The Guinea Fowl – Interesting Facts and Information
Guinea Fowl Roosting
Guinea fowl are birds within the order of Galliformes, which also includes such birds as turkey, grouse, chickens, quail and pheasant, along with a few others. They are native to Africa and the most common of the Guinea fowl, the “helmeted Guinea fowl” have been introduced in many other countries around the world including the US. Here in the US, the helmeted Guinea fowl can be found in many of the warmer states of the central and southern regions. Some people raise Guinea fowl for food or for their eggs, but others keep them as their farm “watch birds”.
Head of a Helmeted Guinea Fowl
The helmeted Guinea fowl is about the size of a large chicken. They have a round body and a small head for their size. Their head is featherless with a crest on the top and bright red “waddles” around its beak. It has dark grey or black plumage with obvious white spots. If you can overlook their rather ugly head, they are really rather beautiful birds.
Guinea fowl seem to have a personality all their own. They can be quite comical at times and love to watch their own reflection. They have been known to spend hours watching themselves in the reflection from glass patio doors. Some people put mirrors near where they keep their guineas and love to watch them “watch themselves”!
Guinea fowl are known to be territorial birds and don’t take well to visitors of any kind. They are very noisy birds with a loud chirping and screeching sound and will “alarm” when anything out of the ordinary comes around. Many people keep them to ward off egg eating predators such as fox, coyote, raccoon and opossum. They are useful in scaring off snakes and many times will group together catch, kill and eat snakes.
Guinea Fowl Nest
Guineas are known for being “seasonal” layers. Their eggs are a bit smaller than the average chicken egg and are very hard shelled. The guinea hen will lay eggs in a secluded nest on the ground. In season, they may lay one egg each day until they have a clutch of 20 to 30 eggs inside a deep, tapering nest. They like to hide their nest and will sometimes share the nest with other hens until they have accumulated a large clutch. The incubation period is about 26 to 28 days. They are also known for NOT being good mothers. Once the chicks, which are called “keets”, hatch, they are pretty much on their own. The mother may lead her keets out into tall grass and basically ignore them and many won’t return as they are highly susceptible to wet grass and can dry from the dampness.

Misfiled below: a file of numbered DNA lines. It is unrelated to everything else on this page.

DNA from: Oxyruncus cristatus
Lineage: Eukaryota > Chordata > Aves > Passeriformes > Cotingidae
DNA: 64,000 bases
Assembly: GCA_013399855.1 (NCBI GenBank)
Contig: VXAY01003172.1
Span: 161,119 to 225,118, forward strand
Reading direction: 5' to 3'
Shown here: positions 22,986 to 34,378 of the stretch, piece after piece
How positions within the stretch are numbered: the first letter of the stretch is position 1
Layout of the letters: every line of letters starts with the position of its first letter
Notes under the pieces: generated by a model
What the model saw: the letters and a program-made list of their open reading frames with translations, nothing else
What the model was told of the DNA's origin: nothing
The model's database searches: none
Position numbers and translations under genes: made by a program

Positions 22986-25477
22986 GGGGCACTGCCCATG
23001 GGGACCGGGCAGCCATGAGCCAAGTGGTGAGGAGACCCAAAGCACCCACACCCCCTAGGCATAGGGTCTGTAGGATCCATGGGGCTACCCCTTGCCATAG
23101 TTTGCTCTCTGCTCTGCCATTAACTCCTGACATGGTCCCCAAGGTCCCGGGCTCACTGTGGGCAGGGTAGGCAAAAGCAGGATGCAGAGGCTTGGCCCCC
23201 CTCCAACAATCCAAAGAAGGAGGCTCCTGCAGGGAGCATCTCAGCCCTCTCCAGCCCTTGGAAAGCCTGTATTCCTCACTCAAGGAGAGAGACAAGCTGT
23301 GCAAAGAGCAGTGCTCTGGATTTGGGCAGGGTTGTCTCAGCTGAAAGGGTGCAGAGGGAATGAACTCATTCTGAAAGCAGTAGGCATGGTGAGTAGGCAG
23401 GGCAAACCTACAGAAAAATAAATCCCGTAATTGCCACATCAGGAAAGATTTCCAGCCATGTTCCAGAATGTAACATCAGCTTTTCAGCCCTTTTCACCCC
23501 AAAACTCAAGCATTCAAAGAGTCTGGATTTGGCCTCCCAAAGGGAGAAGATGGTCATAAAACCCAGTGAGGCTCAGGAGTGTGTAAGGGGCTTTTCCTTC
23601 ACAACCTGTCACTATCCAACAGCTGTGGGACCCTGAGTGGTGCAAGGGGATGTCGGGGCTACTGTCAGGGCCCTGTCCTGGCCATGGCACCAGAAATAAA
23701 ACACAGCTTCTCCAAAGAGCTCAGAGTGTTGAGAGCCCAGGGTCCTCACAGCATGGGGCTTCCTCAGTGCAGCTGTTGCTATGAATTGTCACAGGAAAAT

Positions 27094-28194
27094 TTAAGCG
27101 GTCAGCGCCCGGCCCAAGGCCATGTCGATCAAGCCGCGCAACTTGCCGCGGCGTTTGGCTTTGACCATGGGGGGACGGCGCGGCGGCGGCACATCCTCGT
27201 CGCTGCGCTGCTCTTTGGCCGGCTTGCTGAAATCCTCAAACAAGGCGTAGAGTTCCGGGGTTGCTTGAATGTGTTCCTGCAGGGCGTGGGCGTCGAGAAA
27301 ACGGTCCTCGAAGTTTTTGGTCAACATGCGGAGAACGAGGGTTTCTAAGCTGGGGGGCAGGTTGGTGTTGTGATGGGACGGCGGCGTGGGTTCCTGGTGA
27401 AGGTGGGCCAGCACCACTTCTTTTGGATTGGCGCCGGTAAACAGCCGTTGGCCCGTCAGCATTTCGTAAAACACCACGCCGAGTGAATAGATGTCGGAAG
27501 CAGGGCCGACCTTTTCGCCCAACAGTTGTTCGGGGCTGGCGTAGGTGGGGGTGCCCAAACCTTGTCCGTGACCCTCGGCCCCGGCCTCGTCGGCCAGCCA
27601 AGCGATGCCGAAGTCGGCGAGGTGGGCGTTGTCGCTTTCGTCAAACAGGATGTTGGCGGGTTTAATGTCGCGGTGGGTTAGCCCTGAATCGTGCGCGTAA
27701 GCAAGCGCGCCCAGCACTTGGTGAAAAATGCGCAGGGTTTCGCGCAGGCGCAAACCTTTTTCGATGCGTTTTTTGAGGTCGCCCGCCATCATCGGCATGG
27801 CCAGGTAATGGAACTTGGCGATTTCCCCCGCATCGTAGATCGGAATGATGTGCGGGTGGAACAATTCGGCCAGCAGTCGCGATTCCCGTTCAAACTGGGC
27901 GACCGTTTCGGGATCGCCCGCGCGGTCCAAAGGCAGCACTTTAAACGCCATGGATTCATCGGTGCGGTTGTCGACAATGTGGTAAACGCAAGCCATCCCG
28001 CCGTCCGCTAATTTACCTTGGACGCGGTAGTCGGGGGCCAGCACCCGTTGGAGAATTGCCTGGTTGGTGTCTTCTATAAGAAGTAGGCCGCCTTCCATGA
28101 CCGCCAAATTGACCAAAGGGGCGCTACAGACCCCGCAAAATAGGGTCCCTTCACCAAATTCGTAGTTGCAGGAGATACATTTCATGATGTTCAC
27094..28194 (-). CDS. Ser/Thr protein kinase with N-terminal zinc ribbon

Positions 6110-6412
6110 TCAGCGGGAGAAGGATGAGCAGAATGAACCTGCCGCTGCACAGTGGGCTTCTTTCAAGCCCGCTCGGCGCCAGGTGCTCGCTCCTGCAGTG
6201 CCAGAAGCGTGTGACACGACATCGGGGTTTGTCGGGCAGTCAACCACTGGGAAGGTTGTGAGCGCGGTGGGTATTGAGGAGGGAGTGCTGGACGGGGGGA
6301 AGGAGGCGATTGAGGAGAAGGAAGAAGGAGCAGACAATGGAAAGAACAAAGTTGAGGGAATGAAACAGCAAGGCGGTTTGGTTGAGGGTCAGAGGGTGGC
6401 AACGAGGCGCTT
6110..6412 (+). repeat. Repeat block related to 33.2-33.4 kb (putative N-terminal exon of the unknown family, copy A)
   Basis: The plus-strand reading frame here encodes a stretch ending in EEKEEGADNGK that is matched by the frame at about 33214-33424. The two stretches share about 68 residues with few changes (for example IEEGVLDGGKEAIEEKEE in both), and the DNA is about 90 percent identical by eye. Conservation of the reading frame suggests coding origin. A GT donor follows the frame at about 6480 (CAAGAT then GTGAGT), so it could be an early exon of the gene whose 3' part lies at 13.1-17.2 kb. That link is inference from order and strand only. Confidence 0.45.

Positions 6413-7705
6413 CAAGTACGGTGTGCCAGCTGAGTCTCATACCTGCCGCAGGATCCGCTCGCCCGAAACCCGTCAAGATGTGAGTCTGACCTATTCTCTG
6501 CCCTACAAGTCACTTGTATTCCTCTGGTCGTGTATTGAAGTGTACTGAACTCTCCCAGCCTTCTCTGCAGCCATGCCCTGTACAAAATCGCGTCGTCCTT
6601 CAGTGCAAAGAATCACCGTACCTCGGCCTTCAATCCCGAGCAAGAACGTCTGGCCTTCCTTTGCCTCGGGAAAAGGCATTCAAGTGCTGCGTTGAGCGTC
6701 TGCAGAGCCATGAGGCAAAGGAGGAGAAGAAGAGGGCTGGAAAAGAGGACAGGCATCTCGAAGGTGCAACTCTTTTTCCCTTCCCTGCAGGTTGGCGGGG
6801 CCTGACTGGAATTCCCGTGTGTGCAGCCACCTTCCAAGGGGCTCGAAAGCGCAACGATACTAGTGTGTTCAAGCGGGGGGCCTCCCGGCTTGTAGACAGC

The guineas diet consists mainly of seeds and insects. They are known for being ravenous bug eaters and are many times are kept to help control tick and grasshopper populations. They also eat ants, grasshoppers, wasps and flies as well as cutworms, grubs and snails. They also are known for being “weed” seed eaters and help in controlling the weed population. They rarely will bother your flowers or garden plants, they would much rather eat the insects they find there. They will also discourage rodents with their call and will kill and eat mice and rats.
They are typically social birds and live in small groups. They are mostly monogamous and mate for life, but there have been occasions when a guinea will choose another mate. They are very good runners and prefer to run from predators rather than fly. Their flight is quick, but short lived. Guinea fowl can typically live between 10 and 15 years depending on the number of predators in their area. The main predators of the Guinea fowl are fox, coyotes, hawks and owls.
Delicious Guinea Fowl Recipe
Many people raise guinea fowl for their eggs, which are higher in protein than regular chicken eggs as they are "thicker" with more yolk than white. They are also raised as a food source in many countries and are considered a delicacy by some. Their meat is mostly dark and moist with a bit of a wild flavor.
Helmeted Guinea with Wild Turkey
Guinea Fowl with Wild Turkey
The Guinea hen in the top picture of this post was roosting in a tree in our driveway. We do not own any Guinea and really don’t know of anyone around us that do. We had actually seen this guinea several times as he or she has been hanging out with a group of wild turkey that have been passing through our yard. We have wondered if he thinks he is a turkey or if he is just decided to go on an adventure. If we didn’t have big dogs that would try to catch and kill the guinea, I would definitely have them here on our place in the country to help control the grasshopper and tick population!
Had you ever seen or heard of the guinea fowl before?
© 2015 Sheila Brown